From the Web: No More, More
There is currently a great deal of debate in the field of speech-language pathology about the kinds of words that should be taught first to nonverbal (or minimally verbal) individuals with communication impairments. This debate mainly surrounds whether interventionists should first teach a broad range of specific, concrete words or a small set of abstract words that can be used across items and environments.
Clinical decisions like choosing first words should not be made randomly or based on practitioner preference. Important factors to consider include the values of the learner, his/her family, and community as well as and evidence from high quality research. A third critical factor to consider is the nature of the communication disorder itself. What are the baseline skills (and missing skills) of the individual we are trying to teach?
No diagnosis highlights the importance of this third factor more than autism spectrum disorder (ASD). As a well-known saying jests: “If you’ve met one child with autism, you’ve met one child with autism.” ASD presents with high variability both across children and within children, as children with autism may not develop skill sets in the same sequences as peers (Sundberg, Galbraith, & Miklos, 2007). However, the paramount deficits across children diagnosed with ASD are in social communication and social interaction—what SLPs would typically call pragmatic language (American Psychiatric Association, 2013). For instance, a child with autism may learn to say many things, but those utterances may simply be scripted from a favorite TV show and have no communicative purpose at all. Or a child with autism might learn to label many things in his/her environment, but the child might not know how to ask for those same items when he/she wants them. Therefore, when analyzing factor three, we cannot simply look at the forms of the skills missing in a child’s repertoire—especially for children with ASD. We must also observe whether or not the child has all of the foundational skills necessary to use the target skill effectively across all relevant social contexts.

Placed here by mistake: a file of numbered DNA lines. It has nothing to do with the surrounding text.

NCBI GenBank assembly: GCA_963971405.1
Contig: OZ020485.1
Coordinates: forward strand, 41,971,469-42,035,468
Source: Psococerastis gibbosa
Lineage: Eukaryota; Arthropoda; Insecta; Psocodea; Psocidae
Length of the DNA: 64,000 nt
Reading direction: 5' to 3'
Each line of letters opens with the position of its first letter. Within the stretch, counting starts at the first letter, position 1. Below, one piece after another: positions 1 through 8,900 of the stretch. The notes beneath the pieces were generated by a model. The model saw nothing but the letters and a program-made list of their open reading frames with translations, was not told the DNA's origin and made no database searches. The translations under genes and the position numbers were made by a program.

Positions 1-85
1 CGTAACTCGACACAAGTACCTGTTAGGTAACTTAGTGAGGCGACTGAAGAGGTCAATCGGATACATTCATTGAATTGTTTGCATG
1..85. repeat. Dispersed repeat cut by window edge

Laura Mize, a pediatric speech-language pathologist, wrote a blog entitled In Defense of More—10 Reasons I Still Teach the Sign “More” First. The purpose of the blog was to support the continued teaching of the sign “more” as a first word to children receiving speech and language intervention. To that end, we will consider each point highlighted in Ms. Mize’s blog and specify why her rationale may not be validated by research or applicable to many children with communication impairments, especially those with ASD. This response is not meant as a personal attack against Ms. Mize, as we have read her blogs and feel that she has made important contributions to the field of speech-language pathology. Rather, this response is one way—in the age of “electronic conversations”—for offering a different viewpoint.
By Tracy Vail, MS, CCC-SLP, Autism Consultant and Heather Forbes, MA, CCC-SLP, BCBA